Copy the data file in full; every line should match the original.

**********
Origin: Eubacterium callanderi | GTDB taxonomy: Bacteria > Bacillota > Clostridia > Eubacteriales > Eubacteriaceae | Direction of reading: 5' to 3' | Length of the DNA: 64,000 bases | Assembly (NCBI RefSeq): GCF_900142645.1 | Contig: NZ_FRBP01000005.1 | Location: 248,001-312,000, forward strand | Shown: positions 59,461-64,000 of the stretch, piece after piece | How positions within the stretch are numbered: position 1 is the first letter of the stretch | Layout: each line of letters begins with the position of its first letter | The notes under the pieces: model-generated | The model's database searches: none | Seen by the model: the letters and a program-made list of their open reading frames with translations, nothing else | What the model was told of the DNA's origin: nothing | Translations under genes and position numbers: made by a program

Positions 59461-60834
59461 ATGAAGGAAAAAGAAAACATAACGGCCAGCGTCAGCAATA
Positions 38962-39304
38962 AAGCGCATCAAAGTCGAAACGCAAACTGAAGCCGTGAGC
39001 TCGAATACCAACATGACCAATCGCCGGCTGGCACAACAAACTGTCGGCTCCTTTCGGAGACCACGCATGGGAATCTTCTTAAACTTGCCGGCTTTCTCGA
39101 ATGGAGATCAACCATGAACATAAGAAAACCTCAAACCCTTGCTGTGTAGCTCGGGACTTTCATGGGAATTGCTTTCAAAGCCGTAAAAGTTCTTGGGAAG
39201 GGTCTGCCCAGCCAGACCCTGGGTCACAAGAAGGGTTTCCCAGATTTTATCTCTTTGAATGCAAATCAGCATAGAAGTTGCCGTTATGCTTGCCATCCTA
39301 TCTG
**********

Origin: Eubacterium callanderi | GTDB taxonomy: Bacteria > Bacillota > Clostridia > Eubacteriales > Eubacteriaceae | Direction of reading: 5' to 3' | Length of the DNA: 64,000 bases | Assembly (NCBI RefSeq): GCF_900142645.1 | Contig: NZ_FRBP01000005.1 | Location: 248,001-312,000, forward strand | Shown: positions 59,461-64,000 of the stretch, piece after piece | How positions within the stretch are numbered: position 1 is the first letter of the stretch | Layout: each line of letters begins with the position of its first letter | The notes under the pieces: model-generated | The model's database searches: none | Seen by the model: the letters and a program-made list of their open reading frames with translations, nothing else | What the model was told of the DNA's origin: nothing | Translations under genes and position numbers: made by a program

Positions 59461-60834
59461 ATGAAGGAAAAAGAAAACATAACGGCCAGCGTCAGCAATA
Positions 38962-39304
38962 AAGCGCATCAAAGTCGAAACGCAAACTGAAGCCGTGAGC
39001 TCGAATACCAACATGACCAATCGCCGGCTGGCACAACAAACTGTCGGCTCCTTTCGGAGACCACGCATGGGAATCTTCTTAAACTTGCCGGCTTTCTCGA
39101 ATGGAGATCAACCATGAACATAAGAAAACCTCAAACCCTTGCTGTGTAGCTCGGGACTTTCATGGGAATTGCTTTCAAAGCCGTAAAAGTTCTTGGGAAG
39201 GGTCTGCCCAGCCAGACCCTGGGTCACAAGAAGGGTTTCCCAGATTTTATCTCTTTGAATGCAAATCAGCATAGAAGTTGCCGTTATGCTTGCCATCCTA
39301 TCTG